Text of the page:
Always innovating, in the coming months Mark will be working with AVT on further developing Catapult’s internal system. An intelligent task management tool, the system will provide the company with real-time data and enable Mark and his team to track every order as it makes its way through each facet of the organization. It is all part of Catapult’s aim to become a total solutions provider, from design through to completion.

“Our system will provide us with live information that gives us the ability to keep improving,” Mark claims. “We will constantly receive data in terms of make ready times, material waste, and run speed. We can pinpoint the areas we need to focus on to get better, while still investing in technology.

“Similarly, it will offer an unprecedented level of transparency and visibility to our customers. In the world we live in today, if you pay for a service, you want to know how much progress has been made, or when it’s going to be delivered. With the same simplicity as websites belonging to companies like Amazon, the system will help us inform our customers about whether their order is on the panel, in print, or on its way to their doorstep.”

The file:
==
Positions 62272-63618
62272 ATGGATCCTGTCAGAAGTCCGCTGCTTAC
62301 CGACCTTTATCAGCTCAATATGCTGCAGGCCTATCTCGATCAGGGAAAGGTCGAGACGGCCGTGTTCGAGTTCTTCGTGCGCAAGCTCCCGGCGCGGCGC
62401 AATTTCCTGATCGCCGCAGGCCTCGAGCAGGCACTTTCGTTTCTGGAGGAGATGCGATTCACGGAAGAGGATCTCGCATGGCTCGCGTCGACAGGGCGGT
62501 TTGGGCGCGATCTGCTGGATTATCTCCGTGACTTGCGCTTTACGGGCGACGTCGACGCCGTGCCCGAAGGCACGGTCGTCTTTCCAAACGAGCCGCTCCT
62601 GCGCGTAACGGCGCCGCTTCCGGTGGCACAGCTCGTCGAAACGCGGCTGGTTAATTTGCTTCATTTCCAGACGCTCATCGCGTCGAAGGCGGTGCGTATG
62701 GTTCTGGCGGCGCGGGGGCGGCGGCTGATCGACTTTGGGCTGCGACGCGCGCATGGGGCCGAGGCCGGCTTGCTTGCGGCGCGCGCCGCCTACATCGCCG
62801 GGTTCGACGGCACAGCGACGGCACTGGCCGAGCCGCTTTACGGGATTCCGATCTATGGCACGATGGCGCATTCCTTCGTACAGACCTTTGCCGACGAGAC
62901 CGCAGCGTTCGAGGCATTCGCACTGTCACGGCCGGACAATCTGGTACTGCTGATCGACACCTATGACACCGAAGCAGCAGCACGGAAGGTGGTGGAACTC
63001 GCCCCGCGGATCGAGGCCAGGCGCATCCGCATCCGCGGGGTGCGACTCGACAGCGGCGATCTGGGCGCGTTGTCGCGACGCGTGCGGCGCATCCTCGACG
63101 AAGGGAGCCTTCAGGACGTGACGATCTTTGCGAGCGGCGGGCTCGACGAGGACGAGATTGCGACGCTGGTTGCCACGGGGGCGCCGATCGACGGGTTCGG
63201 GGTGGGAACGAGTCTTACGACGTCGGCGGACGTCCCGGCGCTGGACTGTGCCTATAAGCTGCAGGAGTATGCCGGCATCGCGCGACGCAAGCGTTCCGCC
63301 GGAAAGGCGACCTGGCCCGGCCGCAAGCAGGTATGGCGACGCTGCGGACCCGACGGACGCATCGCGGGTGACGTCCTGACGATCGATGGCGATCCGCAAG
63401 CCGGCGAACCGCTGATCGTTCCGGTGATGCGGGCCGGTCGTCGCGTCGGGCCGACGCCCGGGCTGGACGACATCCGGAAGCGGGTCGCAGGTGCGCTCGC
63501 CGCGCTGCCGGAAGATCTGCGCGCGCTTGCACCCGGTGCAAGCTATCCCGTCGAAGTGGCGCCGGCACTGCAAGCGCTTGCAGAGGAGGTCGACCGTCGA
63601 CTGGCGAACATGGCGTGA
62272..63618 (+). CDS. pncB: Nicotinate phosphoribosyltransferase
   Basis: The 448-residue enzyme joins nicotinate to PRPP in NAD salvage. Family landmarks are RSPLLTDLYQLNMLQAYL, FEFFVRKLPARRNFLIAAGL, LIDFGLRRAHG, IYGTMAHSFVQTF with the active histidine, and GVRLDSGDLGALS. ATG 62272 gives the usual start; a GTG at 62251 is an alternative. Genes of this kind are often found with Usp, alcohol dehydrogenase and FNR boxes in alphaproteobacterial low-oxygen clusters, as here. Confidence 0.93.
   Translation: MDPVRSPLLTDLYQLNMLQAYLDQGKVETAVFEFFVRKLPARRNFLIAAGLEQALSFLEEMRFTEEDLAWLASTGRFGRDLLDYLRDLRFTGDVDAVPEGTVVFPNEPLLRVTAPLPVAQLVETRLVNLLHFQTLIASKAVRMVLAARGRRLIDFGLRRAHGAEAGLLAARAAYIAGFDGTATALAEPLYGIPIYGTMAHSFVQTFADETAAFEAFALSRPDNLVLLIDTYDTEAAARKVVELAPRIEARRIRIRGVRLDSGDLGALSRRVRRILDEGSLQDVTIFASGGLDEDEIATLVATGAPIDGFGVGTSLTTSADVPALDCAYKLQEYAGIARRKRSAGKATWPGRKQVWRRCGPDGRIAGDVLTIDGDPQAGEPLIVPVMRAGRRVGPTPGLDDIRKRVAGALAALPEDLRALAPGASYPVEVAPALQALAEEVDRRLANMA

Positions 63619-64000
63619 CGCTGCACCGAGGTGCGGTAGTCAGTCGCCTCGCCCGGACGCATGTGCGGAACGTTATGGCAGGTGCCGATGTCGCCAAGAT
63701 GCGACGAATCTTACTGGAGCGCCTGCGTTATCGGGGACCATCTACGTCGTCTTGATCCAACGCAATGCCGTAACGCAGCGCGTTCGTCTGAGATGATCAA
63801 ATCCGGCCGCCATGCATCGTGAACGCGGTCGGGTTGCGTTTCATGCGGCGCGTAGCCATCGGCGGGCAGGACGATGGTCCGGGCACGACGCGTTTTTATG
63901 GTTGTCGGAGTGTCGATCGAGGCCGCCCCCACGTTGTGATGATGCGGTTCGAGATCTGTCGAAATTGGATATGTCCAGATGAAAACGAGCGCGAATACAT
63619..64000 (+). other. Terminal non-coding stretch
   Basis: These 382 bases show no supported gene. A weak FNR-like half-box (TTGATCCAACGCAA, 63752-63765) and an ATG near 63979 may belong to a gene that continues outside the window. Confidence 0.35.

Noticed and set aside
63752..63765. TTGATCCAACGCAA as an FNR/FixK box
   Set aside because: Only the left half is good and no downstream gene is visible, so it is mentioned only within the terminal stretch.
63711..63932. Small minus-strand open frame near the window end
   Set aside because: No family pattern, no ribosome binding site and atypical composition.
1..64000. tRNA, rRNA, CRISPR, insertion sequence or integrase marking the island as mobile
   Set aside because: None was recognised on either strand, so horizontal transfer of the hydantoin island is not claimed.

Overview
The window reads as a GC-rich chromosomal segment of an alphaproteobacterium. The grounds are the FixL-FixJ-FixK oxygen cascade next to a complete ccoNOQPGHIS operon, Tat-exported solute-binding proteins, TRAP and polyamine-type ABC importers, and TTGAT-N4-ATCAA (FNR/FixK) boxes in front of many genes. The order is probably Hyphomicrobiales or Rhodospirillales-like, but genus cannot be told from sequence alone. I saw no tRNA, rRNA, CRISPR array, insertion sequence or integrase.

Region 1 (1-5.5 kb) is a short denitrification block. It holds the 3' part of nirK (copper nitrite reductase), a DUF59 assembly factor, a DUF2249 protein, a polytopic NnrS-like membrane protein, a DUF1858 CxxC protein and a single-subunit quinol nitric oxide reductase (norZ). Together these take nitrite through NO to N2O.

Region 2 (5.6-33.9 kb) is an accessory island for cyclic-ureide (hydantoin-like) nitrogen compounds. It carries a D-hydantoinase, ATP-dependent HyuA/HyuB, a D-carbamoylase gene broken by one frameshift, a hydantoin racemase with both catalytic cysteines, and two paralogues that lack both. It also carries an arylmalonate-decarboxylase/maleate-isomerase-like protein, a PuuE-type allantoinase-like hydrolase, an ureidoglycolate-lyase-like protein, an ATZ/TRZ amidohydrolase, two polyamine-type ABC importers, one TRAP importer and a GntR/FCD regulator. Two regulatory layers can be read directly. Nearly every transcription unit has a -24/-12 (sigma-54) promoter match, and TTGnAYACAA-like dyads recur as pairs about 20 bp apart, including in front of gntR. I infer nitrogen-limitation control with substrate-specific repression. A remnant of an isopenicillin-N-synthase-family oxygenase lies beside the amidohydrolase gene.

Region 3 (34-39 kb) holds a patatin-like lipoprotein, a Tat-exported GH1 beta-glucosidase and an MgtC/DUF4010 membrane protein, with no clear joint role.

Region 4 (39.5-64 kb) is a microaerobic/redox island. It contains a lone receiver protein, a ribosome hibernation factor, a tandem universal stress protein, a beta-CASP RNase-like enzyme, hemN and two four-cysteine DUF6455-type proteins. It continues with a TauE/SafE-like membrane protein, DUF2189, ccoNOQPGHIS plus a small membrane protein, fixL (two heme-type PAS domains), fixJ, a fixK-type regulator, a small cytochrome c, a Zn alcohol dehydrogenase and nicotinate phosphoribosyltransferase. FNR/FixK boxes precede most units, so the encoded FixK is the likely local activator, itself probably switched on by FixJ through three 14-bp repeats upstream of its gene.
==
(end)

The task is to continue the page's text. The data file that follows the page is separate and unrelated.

Though pressure-sensitive labels remain Catapult’s core business, the company also produces narrow web film and linerless labels, and by the end of the year, the firm aims to expand its design capabilities and add shrink sleeve technology to its portfolio. No matter what the future holds for Catapult, Mark and his team will continue to say yes, when other businesses say no.

“The culture of this business has been deliberate since day one,” Mark asserts. “From the janitor through to myself, it’s all about how we can get things done for the customer. The customer is king.